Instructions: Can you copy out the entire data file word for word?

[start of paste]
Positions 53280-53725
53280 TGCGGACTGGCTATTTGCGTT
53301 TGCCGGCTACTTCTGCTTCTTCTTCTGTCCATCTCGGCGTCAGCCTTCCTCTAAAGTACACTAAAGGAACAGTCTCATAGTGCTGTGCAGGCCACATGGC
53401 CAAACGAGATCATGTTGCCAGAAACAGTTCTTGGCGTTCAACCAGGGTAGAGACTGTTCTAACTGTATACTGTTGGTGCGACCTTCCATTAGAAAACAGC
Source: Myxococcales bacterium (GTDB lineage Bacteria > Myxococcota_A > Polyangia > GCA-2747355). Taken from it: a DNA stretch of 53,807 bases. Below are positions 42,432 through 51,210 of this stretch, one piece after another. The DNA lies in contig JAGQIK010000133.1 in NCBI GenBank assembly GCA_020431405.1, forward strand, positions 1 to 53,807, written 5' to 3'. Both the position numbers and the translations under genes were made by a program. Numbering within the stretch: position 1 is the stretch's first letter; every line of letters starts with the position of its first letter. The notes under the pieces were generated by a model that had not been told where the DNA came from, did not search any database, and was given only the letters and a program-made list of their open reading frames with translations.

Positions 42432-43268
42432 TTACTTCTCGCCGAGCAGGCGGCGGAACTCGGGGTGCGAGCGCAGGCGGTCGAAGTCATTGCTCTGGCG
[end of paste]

Positions 53280-53725
53280 TGCGGACTGGCTATTTGCGTT
53301 TGCCGGCTACTTCTGCTTCTTCTTCTGTCCATCTCGGCGTCAGCCTTCCTCTAAAGTACACTAAAGGAACAGTCTCATAGTGCTGTGCAGGCCACATGGC
53401 CAAACGAGATCATGTTGCCAGAAACAGTTCTTGGCGTTCAACCAGGGTAGAGACTGTTCTAACTGTATACTGTTGGTGCGACCTTCCATTAGAAAACAGC
Source: Myxococcales bacterium (GTDB lineage Bacteria > Myxococcota_A > Polyangia > GCA-2747355). Taken from it: a DNA stretch of 53,807 bases. Below are positions 42,432 through 51,210 of this stretch, one piece after another. The DNA lies in contig JAGQIK010000133.1 in NCBI GenBank assembly GCA_020431405.1, forward strand, positions 1 to 53,807, written 5' to 3'. Both the position numbers and the translations under genes were made by a program. Numbering within the stretch: position 1 is the stretch's first letter; every line of letters starts with the position of its first letter. The notes under the pieces were generated by a model that had not been told where the DNA came from, did not search any database, and was given only the letters and a program-made list of their open reading frames with translations.

Positions 42432-43268
42432 TTACTTCTCGCCGAGCAGGCGGCGGAACTCGGGGTGCGAGCGCAGGCGGTCGAAGTCATTGCTCTGGCG